Open Network For Digital Commerce (ONDC) – Explained, pointwise

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The fast-expanding digital economy has been one of the major supporting pillars of India’s growth in recent times. India has the world’s highest fintech adoption rate of 87%, as compared with the global average of 64%. 3 of the largest public digital platforms in the world are from India: Aadhaar is the largest unique digital identity platform, Unified Payments Interface (UPI) is the largest digital payments ecosystem, and Co-Win is the largest vaccination platform. Realizing the potential of digital space, the Government of India has launched Open Network For Digital Commerce (ONDC) as a prospective alternative to dominant global giants and Walmart in its fast-growing e-commerce market.

What is the background of ONDC?

The idea of ONDC was conceived and has been widely discussed since April 2020, soon after the first wave of COVID. During this time, ensuring essential supplies across containment zones was found to be a challenge. Therefore a need was felt to alter the current digital commerce approach of ‘scaling what works’ to a new approach of ‘what works at scale’.

On December 31, 2021, ONDC was incorporated as a private sector, non-profit (Section-8) company to democratize e-commerce in India and offer alternatives to proprietary e-commerce sites. 

ONDC was incubated by the Department for Promotion of Industry and Internal Trade (DPIIT) at the Quality Council of India. A nine-member advisory council, including Nandan Nilekani from Infosys and National Health Authority CEO RS Sharma, counseled the government on the measures required to design and accelerate the adoption of ONDC.

What is the meaning of Open Source Software?

To make a process or a software ‘open source’ implies that the technology or code deployed for the process is freely made available for everyone to use, redistribute, and modify. For instance, the operating system of iOS is closed source (it cannot be legally modified or used). However, the android operating system is open source, making it possible for smartphone manufacturers, such as Samsung, Nokia, Xiaomi, etc., to modify it for their respective hardware.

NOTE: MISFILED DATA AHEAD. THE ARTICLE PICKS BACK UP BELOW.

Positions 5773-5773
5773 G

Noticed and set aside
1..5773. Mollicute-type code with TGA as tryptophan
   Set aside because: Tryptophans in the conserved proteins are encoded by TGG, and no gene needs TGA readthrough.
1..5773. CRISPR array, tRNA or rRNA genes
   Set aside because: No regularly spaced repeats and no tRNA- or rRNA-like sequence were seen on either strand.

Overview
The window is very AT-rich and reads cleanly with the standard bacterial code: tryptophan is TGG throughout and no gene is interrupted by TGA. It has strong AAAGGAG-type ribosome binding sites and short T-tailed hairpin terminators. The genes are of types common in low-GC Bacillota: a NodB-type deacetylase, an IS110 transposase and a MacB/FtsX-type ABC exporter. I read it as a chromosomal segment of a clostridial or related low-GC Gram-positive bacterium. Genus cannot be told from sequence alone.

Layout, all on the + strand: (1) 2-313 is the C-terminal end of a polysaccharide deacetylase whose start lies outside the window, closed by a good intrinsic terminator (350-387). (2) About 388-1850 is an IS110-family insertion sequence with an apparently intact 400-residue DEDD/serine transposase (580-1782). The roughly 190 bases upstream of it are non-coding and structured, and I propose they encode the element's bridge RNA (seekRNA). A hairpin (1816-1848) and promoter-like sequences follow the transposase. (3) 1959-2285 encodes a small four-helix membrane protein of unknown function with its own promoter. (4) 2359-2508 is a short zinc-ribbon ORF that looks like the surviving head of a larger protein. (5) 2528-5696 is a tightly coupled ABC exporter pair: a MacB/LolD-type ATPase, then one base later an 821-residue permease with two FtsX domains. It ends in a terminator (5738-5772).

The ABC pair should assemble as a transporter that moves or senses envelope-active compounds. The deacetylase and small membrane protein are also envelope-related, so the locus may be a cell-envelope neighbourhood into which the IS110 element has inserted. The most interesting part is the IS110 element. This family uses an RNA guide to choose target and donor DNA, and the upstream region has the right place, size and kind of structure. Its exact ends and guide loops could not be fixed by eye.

Open Source Software and ONDC UPSC

What is Open Network for Digital Commerce (ONDC)?

ONDC is a non-profit company whose network will enable the display of products and services from all participating e-commerce platforms in search results across all apps on the network. For example, if both Amazon and Walmart’s Flipkart integrate their platforms with ONDC, a user searching for a Bluetooth headset on Amazon would also see results from Flipkart on the Amazon app.

ONDC is a globally first-of-its-kind initiative that aims to democratize digital commerce. The ONDC will provide equal opportunities to all marketplace players, including consumers. It moves from a platform-centric model (where the buyer and seller must use the same platform or application to be digitally visible and do a business transaction) to an open network.

It is based on open-sourced methodology, using open specifications and open network protocols, and is independent of any specific platform. It is a neutral platform that will set protocols for cataloging, vendor match, and price discovery on an open source-basis, like the Unified Payments Interface (UPI).

What is the current status of ONDC?

ONDC has been rolled out in 5 cities – Delhi NCR, Bengaluru, Bhopal, Shillong, and Coimbatore. The operations are presently focused on retail and restaurants and facilitating real-time transactions. The open network will later-on extend to other categories like travel and mobility. 

Based on the pilot exercise and after the network stabilizes, ONDC will be expanded to 100 cities and towns across India by October 2022. The goal is to accommodate 30 million sellers and 10 million merchants online.

Who are the key stakeholders in ONDC?

20 government and private organizations have confirmed investments worth INR 2.55 billion (US$ 33.34 million). Several public and private sector banks, such as HDFC, Kotak Mahindra, Axis Bank, State Bank of India (SBI), and Punjab National Bank (PNB), have picked up stakes in ONDC.